Erebus Crew Families Still In Denial of Reality

It seems the Erebus disaster of 1979 can never be put to rest.  Now Peter Dunne has weighed in to try and tell us 2+2=5.

Nobody likes to speak ill of the dead, and it is not my intention to do so here.  But I will state the facts:  The crew were confused as to their position, because their computers had been set up with an incorrect flight path.  They did not know that, but they were aware that something was wrong.  We know this from the black box recording.  However, the crew made the mistake of simply scratching their heads and not doing anything about it.  They did not double check their position with McMurdo.  Furthermore, they continued to fly at an unsafe altitude.  Of course, they were trying to give their passengers a good show, but the fact remains that what they did was against both company policy and safe flying.  They should have immediately increased altitude while they verified their position.  They did not do so, and paid for that decision with their own lives, and the lives of their passengers.

I am sorry for the wives who lost husbands and the children who lost fathers.  But they need to accept that the crew made mistakes and played a part in the tragedy.  They can’t bring their loved ones back by agitating politicians to lay blame exclusively on the airline, when the judgment of the crew was a part of why the disaster occured.

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4 thoughts on “Erebus Crew Families Still In Denial of Reality

  1. Anthony Farrell says:

    Is it the families of the crew who are agitating for the official air accident investigation decision to be put aside and the crew members exonerated? I don’t know about that perfectly understandable family reaction but I do have to wonder at the psychology of those others who are prepared to disregard 100 years of well established aviation law and professional standard operating procedure as they try to alter the course of history because family members have an emotional attachment to the crew involved in this particular incident. The operational elements of this crash are without any logical dispute in the aviation industry unless you have a political (e.g.ALPA) agenda or a family connection to clear. I have never had any regard for Peter Dunne as a politician and even less now as a person after this inaccurate and illogical appeal for exoneration. Likewise Paul Holmes, who I suspect is the driver behind this latest article, a professional publicity seeker and failed amateur aviator who might have been more successful if he had adhered to higher standards of airmanship and stayed within his personal limits of control. My real concern is how these people can exert influence in a wide range of other aspects of society and how so many, judging by the comments made to this Herald opinion piece have no regard at all for the facts of the case and would support formal exoneration based on their ill informed gut reaction even though they have no understanding of the real issues in the operation of the flight.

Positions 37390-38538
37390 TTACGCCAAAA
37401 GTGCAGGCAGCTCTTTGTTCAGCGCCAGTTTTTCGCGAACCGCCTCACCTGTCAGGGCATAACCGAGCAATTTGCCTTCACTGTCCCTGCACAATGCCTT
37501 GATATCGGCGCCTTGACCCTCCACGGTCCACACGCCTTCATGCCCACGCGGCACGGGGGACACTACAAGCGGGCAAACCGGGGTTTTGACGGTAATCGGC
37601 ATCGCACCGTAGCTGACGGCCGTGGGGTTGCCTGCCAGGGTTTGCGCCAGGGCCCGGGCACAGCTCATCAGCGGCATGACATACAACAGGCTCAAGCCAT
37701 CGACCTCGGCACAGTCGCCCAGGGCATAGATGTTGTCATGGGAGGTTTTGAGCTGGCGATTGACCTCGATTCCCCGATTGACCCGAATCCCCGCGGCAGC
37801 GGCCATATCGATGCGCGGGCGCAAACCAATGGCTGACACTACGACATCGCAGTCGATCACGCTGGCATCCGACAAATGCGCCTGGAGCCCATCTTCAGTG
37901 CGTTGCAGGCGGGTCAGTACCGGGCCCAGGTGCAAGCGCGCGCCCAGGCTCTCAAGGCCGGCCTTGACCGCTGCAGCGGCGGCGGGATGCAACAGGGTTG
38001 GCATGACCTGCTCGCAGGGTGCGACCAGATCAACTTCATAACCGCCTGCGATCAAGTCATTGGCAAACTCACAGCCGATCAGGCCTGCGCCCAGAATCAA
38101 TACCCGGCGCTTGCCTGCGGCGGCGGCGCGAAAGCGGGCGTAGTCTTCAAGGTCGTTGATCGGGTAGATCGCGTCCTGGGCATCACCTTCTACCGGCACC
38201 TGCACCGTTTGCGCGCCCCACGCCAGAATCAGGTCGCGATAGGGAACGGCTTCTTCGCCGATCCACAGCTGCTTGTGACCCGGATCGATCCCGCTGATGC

2. Dallas Robinson says:

    Have you read the Mahon report? Are you related to Chippendale by any chance? Or Morrie Davis, Ian Gemmell or any others of those who lied and fudged through their teeth. I absolutely and emphatically disagree with your comments.

  3. Dallas – please explain why you disagree with my comments. I am well aware of the Mahon report, and some of the appalling things that went on. But it is impossible to say that blame for the disaster lies solely with the airline and that the crew were sent to their deaths the minute they boarded the plane, as you imply. That is what Dunne and the families are trying to tell us, and it is just as wrong as what the Litany of Liars did in trying to put it all on the crew. Computers do not fly planes, people do. And in this case, the airline made a mistake, and the crew compounded it by not being vigilant in verifying their position in relation to the mountain. Result: Lots of dead people.

  4. Brit says:

    From what I read, him descending was company secret policy and furthermore they themselves put out marketing materials of them at low descents. Also air new zealand did briefings for the Antarctic not real training with flight simulators and understanding of the area. This is a combo of pilot error brought on by bad training of the airline. Collins gets 20% of the blame.

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